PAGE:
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Working full time with a second job plus studying full time. Help!


Business and Professional Relationships Networking and maintaining a positive environment in the work place is important! Surviving the 9-to-5 within.

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Old 24th May 2014, 6:43 AM   #16
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Originally Posted by anne1707 View Post
You mean you have still not discussed the job requirements in full? Seriously Leigh you need to have that conversation as an absolute priority. You are going to be living in their house and you must all be absolutely clear on what falls within your duties. It's not like other jobs where you actually get away from the workplace at the end of the day. I am afraid to say that I am still skeptical about the amount you are being paid plus accommodation etc for the small amount of work you describe. It does not stack up.

I have read the complete job description.

And they cover my rent plus 150 to 180 per week, that is not that much money and doesn't really amount to even a minimum wage full time job, which is 20 dollars per hour here.

Child care is very pricey here! They are saving crap loads of money having me live with them! They may be paying for my rent/living expenses plus giving me the 150 - 180 every week, but that is NOT a full time salary in Australia and yet I will be working weekdays.

I am not doing little work for what I get paid...

I get up at 8, drop the kids off at school/preschool, have 9.30 when I arrive home until 2.30 when I leave to pick kids up again to .. study and work my patisserie job.

I have from 7 in the evening off and in between then I just need to supervise the kids and help with dinner, she was very specific in that she wanted an extra HAND, not a total helper to do it FOR her.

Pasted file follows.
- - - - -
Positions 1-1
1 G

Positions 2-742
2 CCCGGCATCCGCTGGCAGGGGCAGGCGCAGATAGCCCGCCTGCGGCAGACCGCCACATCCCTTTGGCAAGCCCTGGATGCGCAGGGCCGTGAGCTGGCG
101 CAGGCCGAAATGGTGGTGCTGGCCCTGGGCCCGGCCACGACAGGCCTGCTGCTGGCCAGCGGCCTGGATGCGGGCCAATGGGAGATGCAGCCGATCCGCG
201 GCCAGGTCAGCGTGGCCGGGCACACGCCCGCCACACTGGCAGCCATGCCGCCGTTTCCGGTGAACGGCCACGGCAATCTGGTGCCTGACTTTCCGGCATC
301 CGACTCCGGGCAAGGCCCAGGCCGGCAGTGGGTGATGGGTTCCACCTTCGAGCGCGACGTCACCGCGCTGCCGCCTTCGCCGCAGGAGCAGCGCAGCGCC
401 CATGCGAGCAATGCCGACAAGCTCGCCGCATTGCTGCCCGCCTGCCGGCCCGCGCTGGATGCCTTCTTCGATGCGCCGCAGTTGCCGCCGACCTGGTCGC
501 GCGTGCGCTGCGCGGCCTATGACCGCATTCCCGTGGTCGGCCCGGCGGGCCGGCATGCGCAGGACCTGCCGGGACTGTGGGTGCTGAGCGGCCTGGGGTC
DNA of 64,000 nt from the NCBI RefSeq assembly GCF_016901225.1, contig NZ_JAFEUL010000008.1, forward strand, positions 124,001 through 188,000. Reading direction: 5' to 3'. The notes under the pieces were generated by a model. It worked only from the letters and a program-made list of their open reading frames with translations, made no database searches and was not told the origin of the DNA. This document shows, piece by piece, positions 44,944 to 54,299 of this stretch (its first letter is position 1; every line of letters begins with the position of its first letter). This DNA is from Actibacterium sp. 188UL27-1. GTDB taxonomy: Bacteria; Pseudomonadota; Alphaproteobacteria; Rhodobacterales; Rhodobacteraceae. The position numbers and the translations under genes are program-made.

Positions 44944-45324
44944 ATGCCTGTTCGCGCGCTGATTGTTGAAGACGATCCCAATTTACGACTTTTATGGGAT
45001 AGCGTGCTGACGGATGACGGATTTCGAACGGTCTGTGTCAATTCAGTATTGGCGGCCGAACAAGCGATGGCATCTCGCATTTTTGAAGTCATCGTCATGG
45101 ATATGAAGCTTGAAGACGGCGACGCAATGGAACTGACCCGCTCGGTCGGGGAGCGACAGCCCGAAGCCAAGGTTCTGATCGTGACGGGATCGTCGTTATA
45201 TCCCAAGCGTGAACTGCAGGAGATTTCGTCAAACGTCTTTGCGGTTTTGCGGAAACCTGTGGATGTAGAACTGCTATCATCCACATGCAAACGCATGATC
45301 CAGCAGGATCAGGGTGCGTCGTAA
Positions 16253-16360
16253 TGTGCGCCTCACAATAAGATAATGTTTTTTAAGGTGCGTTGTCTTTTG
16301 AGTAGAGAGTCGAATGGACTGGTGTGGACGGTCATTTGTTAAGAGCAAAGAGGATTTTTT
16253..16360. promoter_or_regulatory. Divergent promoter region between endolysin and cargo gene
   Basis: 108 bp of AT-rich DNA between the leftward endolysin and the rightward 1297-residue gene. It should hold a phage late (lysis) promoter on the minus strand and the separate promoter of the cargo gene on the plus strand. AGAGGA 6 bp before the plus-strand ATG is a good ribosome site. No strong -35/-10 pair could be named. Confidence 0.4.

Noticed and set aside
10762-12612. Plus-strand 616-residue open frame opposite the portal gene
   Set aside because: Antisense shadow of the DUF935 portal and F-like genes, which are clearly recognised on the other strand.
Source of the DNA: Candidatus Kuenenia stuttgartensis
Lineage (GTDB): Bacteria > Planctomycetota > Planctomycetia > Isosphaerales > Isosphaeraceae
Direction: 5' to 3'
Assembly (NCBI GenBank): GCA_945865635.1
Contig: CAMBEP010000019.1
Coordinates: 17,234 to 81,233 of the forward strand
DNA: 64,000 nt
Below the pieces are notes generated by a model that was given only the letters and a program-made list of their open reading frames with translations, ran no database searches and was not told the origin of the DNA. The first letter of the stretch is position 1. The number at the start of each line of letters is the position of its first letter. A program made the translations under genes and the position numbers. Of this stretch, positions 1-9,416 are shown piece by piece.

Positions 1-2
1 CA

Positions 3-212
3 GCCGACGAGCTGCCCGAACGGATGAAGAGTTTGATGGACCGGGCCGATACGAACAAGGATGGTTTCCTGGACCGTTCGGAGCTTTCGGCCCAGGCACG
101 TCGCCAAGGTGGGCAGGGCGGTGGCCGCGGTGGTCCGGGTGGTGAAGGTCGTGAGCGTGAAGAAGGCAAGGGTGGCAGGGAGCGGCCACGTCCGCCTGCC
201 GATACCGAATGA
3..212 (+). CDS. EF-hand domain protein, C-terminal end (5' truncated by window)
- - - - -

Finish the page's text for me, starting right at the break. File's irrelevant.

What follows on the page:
I will be working for every penny, I am not getting a free ride. I just enjoy the work as I have experience in it and it is not.... a chore for me to do, it is the most ideal job I can think of doing until I graduate and get the degree that will enable me to get jobs other than this current position...
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Old 24th May 2014, 6:53 AM   #17
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I didn't say you were getting a free ride Leigh

However the way you detail your day, I am still unclear how many hours a day you are expected to be looking after/supervising the children. You do need to clarify what happens when the schools are closed for holidays. There will be no school runs but the children will be at home all day. I can't believe they won't expect you to work then.

Edit: when calculating your pay, you should also consider the cost of accommodation and living expenses. That means you are earning a whole lot more than the cash amount received.
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Old 24th May 2014, 6:55 AM   #18
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The additional 200 per week is a government incentive where all students who are not skilled, get welfare assistance to the value of 200 dollars per week, to assist them, since we are mostly unskilled and cannot earn much money without qualifications.

This nanny gig even with my living expenses is still WELL UNDER the Aussie minimum wage! I will never be able to ... save for a mortgage, afford health insurance which I am not getting through my current work, or save for any sort of a future with this current job.

With no skills there is no future. Besides poverty. I think it is great that our government gives people help if they are actively showing it is only TEMPORARY help, while THEY strive to better themselves and put themselves in a position where they do not NEED tax payer money. If you are unemployed and NOT studying towards getting employed work? Our government gives you zero welfare for 6 months, so no food in your belly unless you sign up for full time study,

So that is where the 200 comes from, plus the 150 to 180 this family pay me per week.

That is just what Australia stands for. Students with out the skills needed to gain the employment that will sufficiently support them, get help. But only IF we are legitimately working towards gaining better employment prospects.

I know you don't like students getting and outs, but plenty of people think it is fair. Since we lack the skills. If I get kicked out of this job which I am sure I will excel in, I would have nothing if it wasn't for government help. Students don't tend to have very good jobs or any security here. No savings left over for a rainy day, should they get fired.